Nigeria entered 2016 with many carryovers. One of them is a veritable national blemish. The gratuitous incarceration of 66 ’’mutinous’’ Nigerian soldiers.

The soldiers were arrested and court-martialed for allegedly weaseling out of their deployment to the front lines. They pleaded that they were no wimps. The act hyperbolized as the crime of ‘’cowardice’’ and ‘’mutiny’’ was simply their refusal to confront the cruelest death cult in the world with a ridiculous ration of 30 bullets!

The court-martial discountenanced their defense, found them guilty, and sentenced them to death by firing squad!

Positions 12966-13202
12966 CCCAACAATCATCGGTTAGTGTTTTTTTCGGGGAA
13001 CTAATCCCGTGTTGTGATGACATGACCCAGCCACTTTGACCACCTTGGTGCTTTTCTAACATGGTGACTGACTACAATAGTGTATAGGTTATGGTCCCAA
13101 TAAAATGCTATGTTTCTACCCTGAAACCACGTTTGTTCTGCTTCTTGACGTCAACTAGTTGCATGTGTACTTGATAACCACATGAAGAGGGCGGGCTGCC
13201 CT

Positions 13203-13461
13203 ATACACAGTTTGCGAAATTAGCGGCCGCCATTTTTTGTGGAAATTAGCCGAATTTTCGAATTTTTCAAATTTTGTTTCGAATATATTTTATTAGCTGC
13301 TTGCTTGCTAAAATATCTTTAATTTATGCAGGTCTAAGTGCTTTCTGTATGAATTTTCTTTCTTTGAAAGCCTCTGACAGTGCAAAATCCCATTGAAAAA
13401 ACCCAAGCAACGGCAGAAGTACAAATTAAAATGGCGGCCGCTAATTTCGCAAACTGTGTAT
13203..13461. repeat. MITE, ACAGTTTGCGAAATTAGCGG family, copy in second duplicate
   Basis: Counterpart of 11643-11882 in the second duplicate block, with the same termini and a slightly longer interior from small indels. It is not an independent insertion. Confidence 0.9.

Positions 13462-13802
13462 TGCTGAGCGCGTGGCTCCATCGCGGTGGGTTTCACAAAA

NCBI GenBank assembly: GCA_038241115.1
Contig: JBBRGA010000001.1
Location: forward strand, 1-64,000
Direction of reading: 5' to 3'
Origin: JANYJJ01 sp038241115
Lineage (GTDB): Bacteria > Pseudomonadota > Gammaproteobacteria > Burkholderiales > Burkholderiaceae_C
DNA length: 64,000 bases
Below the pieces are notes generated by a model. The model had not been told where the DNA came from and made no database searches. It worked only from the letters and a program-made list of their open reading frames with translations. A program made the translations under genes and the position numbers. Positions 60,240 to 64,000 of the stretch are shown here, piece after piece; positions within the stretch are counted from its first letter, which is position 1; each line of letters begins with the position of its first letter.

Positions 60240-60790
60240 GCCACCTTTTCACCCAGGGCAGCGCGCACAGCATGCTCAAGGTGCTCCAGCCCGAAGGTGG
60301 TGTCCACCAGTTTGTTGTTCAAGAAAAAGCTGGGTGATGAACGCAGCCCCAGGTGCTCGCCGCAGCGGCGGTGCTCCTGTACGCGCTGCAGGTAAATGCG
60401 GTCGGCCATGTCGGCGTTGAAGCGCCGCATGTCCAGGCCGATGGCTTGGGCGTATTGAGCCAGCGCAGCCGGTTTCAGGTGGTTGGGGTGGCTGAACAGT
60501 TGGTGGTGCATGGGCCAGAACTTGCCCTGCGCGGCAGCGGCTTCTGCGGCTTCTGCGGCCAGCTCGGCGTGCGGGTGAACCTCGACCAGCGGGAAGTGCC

That sentence, originally perverse, has been rendered indefensible by the tell-all confessions of Sambo Dasuki, the immediate past National Security Adviser. Dasuki, a believer in elite speciesism, admitted that he divvied up the national defense budget and other funds covenanted to anti-terror operations, distributed it among his friends and left the troops naked before Boko Haram!

But did Nigerian Army take the view that the import of Dasuki’s admission has demolished the foundational premise of its slapdash verdict? Did the army nullify the proceedings of the ‘’mutiny’’ trial, expunge the verdict from its records and vet the soldiers for possible re-commission?

No. The Nigerian Army did not reverse its error. It revised the death sentence to ten years imprisonment. It tempered injustice with mercy!

The Nigerian Army said it reviewed the death sentence in response to public outrage and petitions. For condescending to dilute the poison, the army felt entitled to the acclaim due a considerate judge.